“We received a lot of comments and we’re still assembling those comments into themes so we can figure out what additional information and research we need to do. Then [we will] determine what kinds of modifications may need to be made for the proposal.”

One example Norris gave is the concern over the enforcement issue. He says they are aware of it and the need to figure out a way to address it. The commission plans on working with its enforcement teams and others involved to come up with enforcement tools and processes. 

In order for the incentives to be passed, the planning commission needs to make a recommendation to the city council. After that happens, the city council process will take place. Ultimately, it will take the majority vote of the city council for the proposal to be adopted.

The challenges of affordable housing in Utah

“I think the important part of this proposal is that it recognizes the challenges the city is facing when it comes to current and future residents having access to housing they can afford. Regardless of the outcome of this project, this is an important discussion that we need to have as a community to determine how important this issue is and to what extent we are willing to go as a city to try to improve housing costs for those that cannot afford it.” 

Norris says that even though we are seeing a lot of new housing being built, there hasn’t been enough supply to keep up with the demand, and low vacancy rates mean property owners can charge more because the tenant pool is deep.  

While we are getting a lot of market-rate housing, the need for more affordable housing continues to increase because of how rapidly housing prices are going up, he says. Using incentives will help increase the supply of affordable housing because the incentives allow the public dollars being invested into housing to go toward more units, reducing the land cost per unit. He says those dollars are going to those who are willing to build affordable housing.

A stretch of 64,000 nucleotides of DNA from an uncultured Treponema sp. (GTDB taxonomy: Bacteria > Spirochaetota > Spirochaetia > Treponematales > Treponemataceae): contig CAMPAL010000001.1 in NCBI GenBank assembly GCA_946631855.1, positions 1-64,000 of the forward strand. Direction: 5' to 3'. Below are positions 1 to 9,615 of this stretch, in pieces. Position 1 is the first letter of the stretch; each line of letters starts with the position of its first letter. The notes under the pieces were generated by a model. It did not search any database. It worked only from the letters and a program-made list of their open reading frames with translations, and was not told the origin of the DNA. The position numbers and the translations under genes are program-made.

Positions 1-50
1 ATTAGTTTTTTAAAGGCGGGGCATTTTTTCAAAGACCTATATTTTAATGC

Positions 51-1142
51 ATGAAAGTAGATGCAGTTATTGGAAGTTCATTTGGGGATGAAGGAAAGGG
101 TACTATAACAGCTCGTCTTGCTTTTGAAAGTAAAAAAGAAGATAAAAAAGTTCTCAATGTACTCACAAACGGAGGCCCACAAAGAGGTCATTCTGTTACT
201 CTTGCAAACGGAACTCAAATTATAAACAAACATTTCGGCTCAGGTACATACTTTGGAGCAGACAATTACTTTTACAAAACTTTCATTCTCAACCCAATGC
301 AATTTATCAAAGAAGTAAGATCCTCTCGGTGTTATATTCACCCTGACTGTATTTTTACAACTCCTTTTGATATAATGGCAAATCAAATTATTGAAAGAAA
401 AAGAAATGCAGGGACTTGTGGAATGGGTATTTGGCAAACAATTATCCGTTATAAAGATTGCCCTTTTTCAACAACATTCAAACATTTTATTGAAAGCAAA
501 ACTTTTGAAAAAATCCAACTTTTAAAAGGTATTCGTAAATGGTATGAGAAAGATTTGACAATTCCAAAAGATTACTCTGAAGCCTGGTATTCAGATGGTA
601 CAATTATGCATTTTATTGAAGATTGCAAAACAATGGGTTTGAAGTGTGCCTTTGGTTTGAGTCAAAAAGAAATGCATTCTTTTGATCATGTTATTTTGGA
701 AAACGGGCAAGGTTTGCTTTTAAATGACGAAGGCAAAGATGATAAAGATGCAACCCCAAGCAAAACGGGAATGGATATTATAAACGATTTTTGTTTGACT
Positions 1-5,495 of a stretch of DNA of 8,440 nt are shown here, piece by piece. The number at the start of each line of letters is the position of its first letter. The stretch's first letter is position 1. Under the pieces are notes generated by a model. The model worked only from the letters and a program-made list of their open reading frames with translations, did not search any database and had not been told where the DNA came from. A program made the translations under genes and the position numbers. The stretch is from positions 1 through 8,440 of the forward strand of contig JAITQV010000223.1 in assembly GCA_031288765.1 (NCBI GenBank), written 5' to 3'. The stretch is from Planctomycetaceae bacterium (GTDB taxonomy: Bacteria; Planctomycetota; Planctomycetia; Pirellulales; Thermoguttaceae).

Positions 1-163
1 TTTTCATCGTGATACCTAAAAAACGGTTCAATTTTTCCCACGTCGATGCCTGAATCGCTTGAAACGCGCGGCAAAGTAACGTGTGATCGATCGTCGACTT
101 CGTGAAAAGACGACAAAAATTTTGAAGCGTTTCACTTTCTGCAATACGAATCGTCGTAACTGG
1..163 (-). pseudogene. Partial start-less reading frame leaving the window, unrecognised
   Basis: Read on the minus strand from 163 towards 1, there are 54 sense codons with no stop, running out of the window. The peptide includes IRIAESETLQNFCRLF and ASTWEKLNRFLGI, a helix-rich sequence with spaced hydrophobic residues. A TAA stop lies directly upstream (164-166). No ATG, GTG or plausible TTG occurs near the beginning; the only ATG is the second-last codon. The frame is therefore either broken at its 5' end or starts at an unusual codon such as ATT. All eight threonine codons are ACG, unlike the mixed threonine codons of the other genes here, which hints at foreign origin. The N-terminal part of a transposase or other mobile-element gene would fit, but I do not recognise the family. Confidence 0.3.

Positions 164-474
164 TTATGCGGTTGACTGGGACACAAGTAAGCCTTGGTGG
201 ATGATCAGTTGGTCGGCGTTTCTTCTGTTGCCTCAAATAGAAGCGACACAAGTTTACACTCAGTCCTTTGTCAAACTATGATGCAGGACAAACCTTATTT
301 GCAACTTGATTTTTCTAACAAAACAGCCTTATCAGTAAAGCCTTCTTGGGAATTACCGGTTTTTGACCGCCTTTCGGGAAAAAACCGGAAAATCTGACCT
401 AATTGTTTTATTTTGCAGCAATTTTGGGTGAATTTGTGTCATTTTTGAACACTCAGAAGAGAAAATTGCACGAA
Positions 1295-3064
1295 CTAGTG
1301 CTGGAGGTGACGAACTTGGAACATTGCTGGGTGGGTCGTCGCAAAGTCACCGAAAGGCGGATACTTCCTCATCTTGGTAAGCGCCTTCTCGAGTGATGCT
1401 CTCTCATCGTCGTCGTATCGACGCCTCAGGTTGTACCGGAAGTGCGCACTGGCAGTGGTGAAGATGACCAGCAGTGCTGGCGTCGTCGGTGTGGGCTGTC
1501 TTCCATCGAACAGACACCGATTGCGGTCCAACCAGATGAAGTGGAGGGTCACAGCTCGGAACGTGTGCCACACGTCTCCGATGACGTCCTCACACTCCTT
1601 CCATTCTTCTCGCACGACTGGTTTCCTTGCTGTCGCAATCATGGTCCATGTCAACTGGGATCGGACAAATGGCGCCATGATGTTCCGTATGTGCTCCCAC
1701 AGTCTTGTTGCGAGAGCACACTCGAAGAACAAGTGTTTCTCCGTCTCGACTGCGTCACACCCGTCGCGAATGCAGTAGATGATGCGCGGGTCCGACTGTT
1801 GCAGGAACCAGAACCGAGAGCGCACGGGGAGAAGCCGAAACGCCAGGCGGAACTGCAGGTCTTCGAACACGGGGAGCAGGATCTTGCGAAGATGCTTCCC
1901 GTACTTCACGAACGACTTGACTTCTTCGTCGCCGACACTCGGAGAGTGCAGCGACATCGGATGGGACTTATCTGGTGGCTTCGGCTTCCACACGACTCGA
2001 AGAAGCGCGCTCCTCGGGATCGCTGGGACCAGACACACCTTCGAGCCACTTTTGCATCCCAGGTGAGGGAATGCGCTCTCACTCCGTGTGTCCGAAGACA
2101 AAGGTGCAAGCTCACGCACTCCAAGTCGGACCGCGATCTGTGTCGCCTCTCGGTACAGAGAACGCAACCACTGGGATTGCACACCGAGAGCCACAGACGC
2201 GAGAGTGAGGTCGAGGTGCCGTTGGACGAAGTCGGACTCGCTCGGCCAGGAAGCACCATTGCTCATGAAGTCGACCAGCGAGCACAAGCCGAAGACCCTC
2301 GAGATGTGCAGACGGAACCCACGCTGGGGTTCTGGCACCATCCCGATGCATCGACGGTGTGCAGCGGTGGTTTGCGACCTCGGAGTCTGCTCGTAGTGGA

“In Utah, the affordable housing toolbox is limited; for example, the state prohibits cities from using rent control, so when faced with housing affordability issues, there are only so many carrots and sticks that can be used.” 

Norris says the incentives are catered to those that want to build affordable housing. Those who aren’t planning on building affordable housing will not benefit from the proposal. Neither will the owners of other market-rate housing.   

To learn more, visit the Salt Lake Planning Commission’s page on the Text Amendment, Affordable Housing Incentives. 

My name is Elainna Ciaramella, pronounced (Elena Chairamella). I am a native of Los Angeles, but spent over a decade by the beach in South Orange County, California. After moving to sunny Las Vegas, the “Entertainment Capital of the World,” my yearning to live closer to an outdoor playground brought me to Southern Utah, where I now live a few short miles from Tech Ridge, Atwood Innovation Plaza at DSU, Dixie Technical College, and some of the best trails in the Beehive State. As a researcher, journalist and hopelessly devoted storyteller, I’ve spent many full days and long nights conducting interviews with business owners, CEOs, and C-suite executives from all over the country. My curiosity is endless and I’m always seeking information that will intrigue and inspire readers.